SPRING conference season came to an end this weekend, with the Welsh Labour Party holding their event in sunny Llandudno.

With the party in control in the Senedd it was a fairly self-congratulatory affair, with representatives lining up to shout to the rooftops about how Wales under Labour rule has become a new utopia.

Even Jeremy Corbyn himself appeared to applaud Carwyn Jones and his Assembly colleagues, albeit turning up late after his train was delayed. No reports on whether he had to sit on the floor.

But it was at least something of a surprise to see only one of the party’s 25 Welsh MPs, newly-appointed shadow secretary for Wales Christina Rees, get up on stage at the Welsh conference, with all the other speeches given either by AMs, serving councillors or council candidates.

Perhaps this was inevitable as Labour is in opposition in Westminster and therefore can claim very little in terms of actual influence, but to give the party’s Parliamentary fraternity such a limited representation seemed a little skewed, to say the least.

And it’s not that they weren’t there – I spotted Newport’s own Paul Flynn on Saturday afternoon and I know Torfaen’s Nick Thomas-Symonds was there, to name just two.

This wasn’t the only odd element of the weekend – while Mr Corbyn’s speech went down well with attendees, his arrival at Venue Cymru on Llandudno seafront was rather muted, with the Labour leader casually wandering in through the front door with absolutely no fanfare or applause.

Imagine if that had been Theresa May turning up at a Conservative conference – the roof would have practically blown off.

A speech by Christina Rees, who was appointed shadow Welsh secretary just last month, also felt more like an attempt to prove she is up to the job, with the Neath MP reeling off her CV and thanking seemingly everyone in the Labour party by name.

That, coupled with some truly farcical confusion over voting on party rules which could have been a tribute to that People’s Front of Judea bit from Monty Python’s Life of Brian made it a bit of a weird weekend.

That said, no doubt party members and supporters were delighted with how the conference went, especially if the sheer number of stranding ovations are anything to go by. And, while I didn’t do a head count, the number of attendees at least matched and probably surpassed the Conservative’s event in Cardiff the previous weekend.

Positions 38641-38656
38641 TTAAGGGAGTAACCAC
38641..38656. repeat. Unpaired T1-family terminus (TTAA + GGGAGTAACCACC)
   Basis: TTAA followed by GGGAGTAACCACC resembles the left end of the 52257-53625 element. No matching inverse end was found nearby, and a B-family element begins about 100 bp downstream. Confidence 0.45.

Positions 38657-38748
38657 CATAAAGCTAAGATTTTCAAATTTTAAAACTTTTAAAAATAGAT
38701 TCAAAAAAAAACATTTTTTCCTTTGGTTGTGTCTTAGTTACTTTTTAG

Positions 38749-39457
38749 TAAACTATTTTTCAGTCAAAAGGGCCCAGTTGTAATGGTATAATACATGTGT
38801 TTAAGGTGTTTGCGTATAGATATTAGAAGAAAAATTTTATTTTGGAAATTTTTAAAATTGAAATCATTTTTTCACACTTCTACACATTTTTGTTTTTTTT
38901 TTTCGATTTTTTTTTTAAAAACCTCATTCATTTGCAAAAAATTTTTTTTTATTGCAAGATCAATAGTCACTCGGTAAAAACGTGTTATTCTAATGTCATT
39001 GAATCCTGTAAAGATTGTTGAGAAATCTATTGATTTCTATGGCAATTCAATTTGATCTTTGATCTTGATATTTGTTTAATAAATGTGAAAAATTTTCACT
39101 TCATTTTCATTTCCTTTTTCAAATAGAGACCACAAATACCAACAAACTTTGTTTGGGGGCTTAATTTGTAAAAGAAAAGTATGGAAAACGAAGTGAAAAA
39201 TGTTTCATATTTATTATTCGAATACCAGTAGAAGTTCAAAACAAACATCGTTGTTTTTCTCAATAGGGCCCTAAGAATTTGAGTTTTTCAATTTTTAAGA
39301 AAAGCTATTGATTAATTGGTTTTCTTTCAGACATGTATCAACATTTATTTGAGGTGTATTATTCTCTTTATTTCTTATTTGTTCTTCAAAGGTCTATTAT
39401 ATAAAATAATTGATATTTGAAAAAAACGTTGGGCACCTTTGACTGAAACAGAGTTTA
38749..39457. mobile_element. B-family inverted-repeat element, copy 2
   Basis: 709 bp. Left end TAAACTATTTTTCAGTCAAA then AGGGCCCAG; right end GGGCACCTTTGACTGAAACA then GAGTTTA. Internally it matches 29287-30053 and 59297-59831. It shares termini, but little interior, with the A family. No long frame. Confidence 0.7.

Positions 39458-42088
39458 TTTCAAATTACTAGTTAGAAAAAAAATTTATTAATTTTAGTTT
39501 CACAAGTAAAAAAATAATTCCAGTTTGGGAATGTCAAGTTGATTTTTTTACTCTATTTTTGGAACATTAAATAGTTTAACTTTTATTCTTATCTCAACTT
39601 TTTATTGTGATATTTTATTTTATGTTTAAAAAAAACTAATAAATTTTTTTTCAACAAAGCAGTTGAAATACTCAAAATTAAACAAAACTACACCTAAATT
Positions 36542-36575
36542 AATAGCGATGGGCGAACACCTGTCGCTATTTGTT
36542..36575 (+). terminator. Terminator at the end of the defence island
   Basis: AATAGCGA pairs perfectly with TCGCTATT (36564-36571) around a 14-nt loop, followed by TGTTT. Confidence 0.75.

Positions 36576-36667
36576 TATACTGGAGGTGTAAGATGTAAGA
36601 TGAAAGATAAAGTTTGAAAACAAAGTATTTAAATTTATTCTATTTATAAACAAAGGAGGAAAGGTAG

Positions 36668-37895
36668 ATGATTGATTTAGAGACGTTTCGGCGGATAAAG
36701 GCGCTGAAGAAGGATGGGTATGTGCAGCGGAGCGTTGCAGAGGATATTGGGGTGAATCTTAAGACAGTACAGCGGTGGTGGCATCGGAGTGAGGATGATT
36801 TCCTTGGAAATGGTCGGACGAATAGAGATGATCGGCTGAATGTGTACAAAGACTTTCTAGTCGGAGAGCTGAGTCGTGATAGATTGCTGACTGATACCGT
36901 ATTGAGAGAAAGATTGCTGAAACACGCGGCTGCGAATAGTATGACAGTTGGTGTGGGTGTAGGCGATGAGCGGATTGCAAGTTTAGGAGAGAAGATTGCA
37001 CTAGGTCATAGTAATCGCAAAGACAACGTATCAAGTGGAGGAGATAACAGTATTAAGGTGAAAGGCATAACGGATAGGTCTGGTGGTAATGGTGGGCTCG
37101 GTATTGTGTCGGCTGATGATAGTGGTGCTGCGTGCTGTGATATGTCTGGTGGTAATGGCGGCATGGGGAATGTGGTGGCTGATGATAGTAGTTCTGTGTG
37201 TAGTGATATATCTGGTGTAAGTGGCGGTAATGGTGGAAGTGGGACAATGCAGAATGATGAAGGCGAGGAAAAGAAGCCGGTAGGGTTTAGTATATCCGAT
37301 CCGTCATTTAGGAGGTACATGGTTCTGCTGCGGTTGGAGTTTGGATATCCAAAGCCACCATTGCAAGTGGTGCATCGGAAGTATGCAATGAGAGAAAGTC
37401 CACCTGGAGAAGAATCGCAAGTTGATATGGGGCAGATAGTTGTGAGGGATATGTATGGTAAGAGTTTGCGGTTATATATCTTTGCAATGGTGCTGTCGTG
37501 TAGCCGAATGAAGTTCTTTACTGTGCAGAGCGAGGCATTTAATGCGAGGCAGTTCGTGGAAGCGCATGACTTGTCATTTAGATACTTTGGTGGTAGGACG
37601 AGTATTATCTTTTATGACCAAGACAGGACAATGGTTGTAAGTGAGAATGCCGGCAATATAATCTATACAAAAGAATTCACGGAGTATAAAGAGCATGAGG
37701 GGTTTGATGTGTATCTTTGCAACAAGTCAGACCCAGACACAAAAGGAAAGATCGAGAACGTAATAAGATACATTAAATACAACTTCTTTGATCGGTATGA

Looking back over the past month of back-to-back spring conferences, Plaid Cymru get the convenience award, holding their event less than two miles from Argus Towers, while the Welsh Lib Dems win the trophy for letting seemingly every single person at their conference get up on stage and speak, even if that wasn’t very many people at all.

Meanwhile the Tories win points for the free tea and coffee in the Press room, flashiest presentation and taking up only one day of my week, while Labour get the prize for the most difficult conference to get to, by forcing me into a nine-hour round trip to Llandudno.

Now if you’ll excuse me, I’m going to go and sleep for a week.

l Staying the with Labour conference for a moment, Newport City Council leader Cllr Debbie Wilcox acquitted herself very well, with an impassioned speech about the authority’s work to improve the city and a second about increasing the representation of women in politics, along with a truly bizarre moment when she referred to me directly.

But her reference to Newport’s new Independent Party may have been something of a misstep, with members of the newly-formed group seizing on her comments on Twitter to claim this proved the council’s controlling Labour group is running scared ahead of May’s election.

While they may have got more than a bit carried away – the Independents definitely weren’t the ‘centrepoint’ of her speech, as some of them claimed – the fact that they were specifically name checked does lend them a legitimacy they may have been lacking.

It’s all to play for in May.

l Back to the grindstone, in the fortnightly Welsh Conservative Party Press conference yesterday, pro-Brexit Tory leader Andrew RT Davies claimed, tongue lodged firmly in cheek, that “God is on our side” with Article 50 negotiations set to begin this week.

I’d ask God if he’s able to verify that but he’s notoriously difficult to pin down for an interview.